In poll-bound Uttar Pradesh, about 300 journalists were served a notice by the state government to vacate the sarkaari accommodations they had occupied. Shortly after, a delegation of media persons met Chief Minister Akhilesh Yadav. The Samajwadi Party (SP) leader immediately pacified journalists and assured subsidised housing for them.
“The idea is to give accommodation to journalists at subsidised rates. The CM has given us 15 days to formalise a scheme in this regard, which is likely to be in the form of flats,” Navneet Sehgal, Principal Secretary, UP Information Department was quoted in The Indian Express.
Not too far in Patna, Rashtriya Janata Dal (RJD) supremo Lalu Prasad Yadav was also batting for a hike in the pay of media persons. He insisted that he was even willing to go to jail for the constitution of a wage revision panel.
“Be ready to even go to jail in course of the agitation for new wage revision panel for mediapersons. I will be with you and will also not hesitate to be with you even in jail,” he proclaimed as reported by The Financial Express.
Considering the forthcoming election season, such overtures of politicians towards journalists cannot be seen without suspicion. After all, polls necessitate the need for cultivating new votebanks.
“I don’t think politicians are looking upon journalists as votebank because they are not many in number but certainly as good publicists who can shape public opinion,” said Hartosh Singh Bal, Political Editor of The Caravan. Bal disapproved of mediapersons availing of government accommodations and subsidized housing.
“One who has gone and asked for favours from Mulayam cannot certainly report against them,” he said. He pointed out that the genesis of such a tradition can be traced back to former HRD Minister Arjun Singh. As Chief Minister of Madhya Pradesh and later Governor of Punjab, he devised schemes to allot journalists government land.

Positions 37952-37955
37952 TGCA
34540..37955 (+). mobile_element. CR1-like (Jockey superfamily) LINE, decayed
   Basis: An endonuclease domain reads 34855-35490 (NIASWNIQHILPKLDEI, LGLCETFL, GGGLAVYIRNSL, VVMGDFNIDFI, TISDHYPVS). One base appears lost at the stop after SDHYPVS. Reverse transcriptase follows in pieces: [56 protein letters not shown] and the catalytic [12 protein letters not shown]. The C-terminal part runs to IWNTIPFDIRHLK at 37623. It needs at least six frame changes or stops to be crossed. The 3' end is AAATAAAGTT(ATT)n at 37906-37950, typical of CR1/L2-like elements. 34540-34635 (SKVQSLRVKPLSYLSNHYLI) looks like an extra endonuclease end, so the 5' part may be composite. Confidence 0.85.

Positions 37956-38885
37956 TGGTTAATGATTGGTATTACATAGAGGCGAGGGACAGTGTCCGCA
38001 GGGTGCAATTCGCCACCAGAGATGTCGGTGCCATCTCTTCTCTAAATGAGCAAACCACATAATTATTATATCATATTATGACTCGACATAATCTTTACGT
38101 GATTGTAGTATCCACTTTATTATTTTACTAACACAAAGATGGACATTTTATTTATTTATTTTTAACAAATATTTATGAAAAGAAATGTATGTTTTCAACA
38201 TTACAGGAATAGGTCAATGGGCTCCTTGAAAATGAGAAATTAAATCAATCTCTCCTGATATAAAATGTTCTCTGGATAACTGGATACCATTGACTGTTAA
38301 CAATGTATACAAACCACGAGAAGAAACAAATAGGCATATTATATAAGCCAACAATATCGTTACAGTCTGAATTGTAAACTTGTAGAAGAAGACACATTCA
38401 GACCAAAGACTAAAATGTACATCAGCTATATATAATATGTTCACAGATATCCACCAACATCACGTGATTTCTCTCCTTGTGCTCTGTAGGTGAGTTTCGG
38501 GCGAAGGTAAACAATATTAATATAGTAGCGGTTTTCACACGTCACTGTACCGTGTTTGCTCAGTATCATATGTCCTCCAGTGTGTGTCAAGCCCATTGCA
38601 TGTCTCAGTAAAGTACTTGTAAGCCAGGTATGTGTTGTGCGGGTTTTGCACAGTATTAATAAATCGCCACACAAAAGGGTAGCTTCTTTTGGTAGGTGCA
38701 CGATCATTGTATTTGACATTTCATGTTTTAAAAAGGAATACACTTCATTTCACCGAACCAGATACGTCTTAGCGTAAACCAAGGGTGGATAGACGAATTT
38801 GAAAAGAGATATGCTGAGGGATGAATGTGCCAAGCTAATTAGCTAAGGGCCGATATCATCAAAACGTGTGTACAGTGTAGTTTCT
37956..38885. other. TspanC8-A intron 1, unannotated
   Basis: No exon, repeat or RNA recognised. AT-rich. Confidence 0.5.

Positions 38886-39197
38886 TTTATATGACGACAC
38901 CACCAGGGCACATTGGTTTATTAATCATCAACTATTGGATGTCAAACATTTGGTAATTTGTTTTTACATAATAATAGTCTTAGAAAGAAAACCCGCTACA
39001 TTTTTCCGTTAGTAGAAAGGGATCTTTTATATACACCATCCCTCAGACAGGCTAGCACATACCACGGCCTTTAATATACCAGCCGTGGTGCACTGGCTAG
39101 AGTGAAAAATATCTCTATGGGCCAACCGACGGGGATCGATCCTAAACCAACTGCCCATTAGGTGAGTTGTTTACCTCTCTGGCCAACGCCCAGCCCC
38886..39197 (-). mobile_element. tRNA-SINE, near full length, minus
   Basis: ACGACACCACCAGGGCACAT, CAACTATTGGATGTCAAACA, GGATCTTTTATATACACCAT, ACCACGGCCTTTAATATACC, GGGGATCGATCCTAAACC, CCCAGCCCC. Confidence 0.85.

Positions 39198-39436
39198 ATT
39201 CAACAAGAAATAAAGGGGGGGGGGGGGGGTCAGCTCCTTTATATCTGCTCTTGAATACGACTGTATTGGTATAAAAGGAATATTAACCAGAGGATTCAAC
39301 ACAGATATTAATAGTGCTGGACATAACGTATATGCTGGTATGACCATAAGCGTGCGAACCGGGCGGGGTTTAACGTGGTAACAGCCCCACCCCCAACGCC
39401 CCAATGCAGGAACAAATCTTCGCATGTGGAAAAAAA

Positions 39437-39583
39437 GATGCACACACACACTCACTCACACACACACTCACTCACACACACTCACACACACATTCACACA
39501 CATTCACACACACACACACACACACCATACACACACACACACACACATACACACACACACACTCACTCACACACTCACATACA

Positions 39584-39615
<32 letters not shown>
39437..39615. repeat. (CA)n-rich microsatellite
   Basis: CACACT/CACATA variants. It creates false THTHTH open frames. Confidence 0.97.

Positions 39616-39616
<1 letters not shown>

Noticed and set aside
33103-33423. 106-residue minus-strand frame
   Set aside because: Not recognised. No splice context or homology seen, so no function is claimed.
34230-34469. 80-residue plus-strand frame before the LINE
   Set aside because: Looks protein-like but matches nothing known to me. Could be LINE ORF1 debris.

“If you ask me whether absence of reportage on Vyapam in Madhya Pradesh is related to certain favours being given by the government to journalists then I would say yes,” he added.
The Caravan’s June cover story exhaustively reported on how journalists benefited from two societies based on land leased by the Madhya Pradesh government at an “unthinkably low rate”. In total, more than 300 journalists were named as members of Abhivyakti Society and Rajdhani Patrakar Society.
On the question of Lalu Prasad Yadav supporting the constitution of a wage revision board for media persons, senior journalist NK Singh opined that there wasn’t anything wrong in it since media persons also included other non-journalist staff and concerned the working class in general.
“Political class getting into the persecution of media is not bad,” he said. But he wondered why the Federation of PTI Employees Union invited RJD chief in the first place. He argued that it reflected the fact that media persons were “attracted to the powers that be”.
Maintaining the need for high credibility, he stated that journalists should never solicit any political support for their cause. Although politicians were free to rake up media issues.
Political parties trying to curry favour from the media is not a new phenomenon. In October 2011, Bharatiya Janata Party (BJP) patriarch LK Advani embarked on a 40-day Jan Chetna Yatra to raise awareness against black money. Ironically, the campaign began with a press conference in Satna, Madhya Pradesh, where mediapersons were handed out envelopes containing Rs 500-1000 for the sake of favourable coverage.
“What is the intention behind this move” asked Bhuvnesh Jain, Group Editor, Rajasthan Patrika. Commenting on UP government’s proposed scheme of subsidized housing, he wondered whether it was being extended to journalists on the basis of genuine reasons or as bait.
Rajasthan Patrika itself has been at the receiving end of the BJP government in the state. The newspaper has been starved of central government advertisements due to its criticism of the incumbent Chief Minister Vasundhara Raje Scindia.
“Many kings used to support artists, poets and writers so that they could work creatively without worrying about bread, butter and shelter. But nowadays most of the governments do not like independent media and try to manipulate it either by extending personal facilities or by threats,” Jain said.